Sycamore Square on the road to historic preservation

| April 29, 2015 | 0 Comments
The BRE development at Wilshire and La Brea is just one example of changes in the Sycamore Square neighborhood.

THE BRE development at Wilshire and La Brea is just one example of recent changes to the Sycamore Square neighborhood.

Following on the heels of its neighbors, the Sycamore Square Neighborhood Association is poised to start the process to protect its area from McMansions.

The group’s board voted last month to look into an Historic Preservation Overlay Zone (HPOZ) to prevent further tear downs of single-family homes to be replaced with ones too large for the lot, overshadowing neighbors.

The board also voted to apply for an Interim Control Ordinance while waiting for zoning protection. The HPOZ is already in place in Hancock Park, Windsor Square and other local neighborhoods.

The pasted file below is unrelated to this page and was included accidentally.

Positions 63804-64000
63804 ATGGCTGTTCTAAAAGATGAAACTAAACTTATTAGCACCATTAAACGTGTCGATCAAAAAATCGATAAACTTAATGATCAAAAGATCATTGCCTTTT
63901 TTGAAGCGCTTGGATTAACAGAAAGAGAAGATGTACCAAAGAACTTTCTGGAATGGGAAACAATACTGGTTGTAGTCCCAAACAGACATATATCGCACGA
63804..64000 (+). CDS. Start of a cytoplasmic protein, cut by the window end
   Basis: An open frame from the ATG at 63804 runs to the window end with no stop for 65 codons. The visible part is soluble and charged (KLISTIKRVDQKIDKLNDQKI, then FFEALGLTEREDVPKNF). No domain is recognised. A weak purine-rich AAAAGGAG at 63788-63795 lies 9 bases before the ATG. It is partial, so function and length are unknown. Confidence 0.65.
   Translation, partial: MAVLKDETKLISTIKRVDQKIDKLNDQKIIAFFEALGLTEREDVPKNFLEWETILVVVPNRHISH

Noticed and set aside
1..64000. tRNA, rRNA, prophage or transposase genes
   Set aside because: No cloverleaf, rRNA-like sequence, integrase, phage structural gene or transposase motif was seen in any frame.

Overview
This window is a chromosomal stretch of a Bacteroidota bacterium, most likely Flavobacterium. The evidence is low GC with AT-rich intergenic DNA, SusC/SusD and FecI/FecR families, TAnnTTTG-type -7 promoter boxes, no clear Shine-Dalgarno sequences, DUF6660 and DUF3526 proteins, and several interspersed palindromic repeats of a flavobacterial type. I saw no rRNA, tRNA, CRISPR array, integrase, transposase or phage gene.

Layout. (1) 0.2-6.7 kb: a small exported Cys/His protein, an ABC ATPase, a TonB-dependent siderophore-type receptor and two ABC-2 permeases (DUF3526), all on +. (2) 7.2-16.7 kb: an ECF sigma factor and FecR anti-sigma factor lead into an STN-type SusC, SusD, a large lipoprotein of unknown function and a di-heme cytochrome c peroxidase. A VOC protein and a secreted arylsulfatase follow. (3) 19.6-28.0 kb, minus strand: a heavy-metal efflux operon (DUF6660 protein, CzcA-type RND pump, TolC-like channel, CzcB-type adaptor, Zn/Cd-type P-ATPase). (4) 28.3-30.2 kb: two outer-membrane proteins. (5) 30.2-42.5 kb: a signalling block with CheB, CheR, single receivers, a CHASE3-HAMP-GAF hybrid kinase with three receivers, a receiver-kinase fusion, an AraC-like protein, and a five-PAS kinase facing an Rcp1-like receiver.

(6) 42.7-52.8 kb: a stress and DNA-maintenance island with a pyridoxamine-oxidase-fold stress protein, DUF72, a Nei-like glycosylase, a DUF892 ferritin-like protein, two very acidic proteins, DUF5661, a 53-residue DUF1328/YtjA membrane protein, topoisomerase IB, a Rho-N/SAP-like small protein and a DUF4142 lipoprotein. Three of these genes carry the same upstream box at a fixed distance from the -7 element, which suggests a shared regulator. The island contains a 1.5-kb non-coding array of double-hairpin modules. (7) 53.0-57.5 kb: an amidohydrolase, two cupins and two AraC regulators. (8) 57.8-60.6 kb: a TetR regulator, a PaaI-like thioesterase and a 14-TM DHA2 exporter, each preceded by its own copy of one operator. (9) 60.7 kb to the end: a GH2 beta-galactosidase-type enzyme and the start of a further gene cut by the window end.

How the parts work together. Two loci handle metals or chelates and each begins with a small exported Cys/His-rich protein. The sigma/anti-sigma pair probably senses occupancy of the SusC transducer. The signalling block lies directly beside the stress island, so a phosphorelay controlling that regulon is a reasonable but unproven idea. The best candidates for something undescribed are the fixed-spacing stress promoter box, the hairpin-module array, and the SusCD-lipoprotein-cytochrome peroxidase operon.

Candidates visit

Attending the April 12 board meeting were Council District Four candidates Carolyn Ramsay and David Ryu.

“They were both supportive of neighbors’ concerns about mansionization and our investigation in to an HPOZ,” said Ann Eggleston, president, SSNA.

In addition, Ramsay said she would support additional preservation tools for neighborhoods like Sycamore Square and South Hollywood which have mixed zoning patterns but an overall consistency in the age and style of the buildings.

The boundaries proposed for Sycamre Square’s historic district are Sycamore, Orange, Mansfield and Citrus.

“Most of the buildings are original with few changes except for two recent mcmansions (and a possible third on Citrus),” said Eggleston.

Top 10 issues

The group told the candidates its “Top 10” issues:”

  • Mansionization/historic preservation
  • Preservation of commercial/residential buffer zones
  • Subway construction (and associated development)
  • Parking (lack of, enforcement, etc.)
  • Green space/parks (lack of, need for development of)
  • Safety (lighting, police presence, etc.)
  • Infrastructure (failing streets, sidewalks, etc.)
  • Neighborhood-compatible development (need new “vibrancy that fits” the context of the neighborhood: places people want to be and to live near)
  • Traffic (cut-throughs, speed humps, four-way stops, speeding, etc.)

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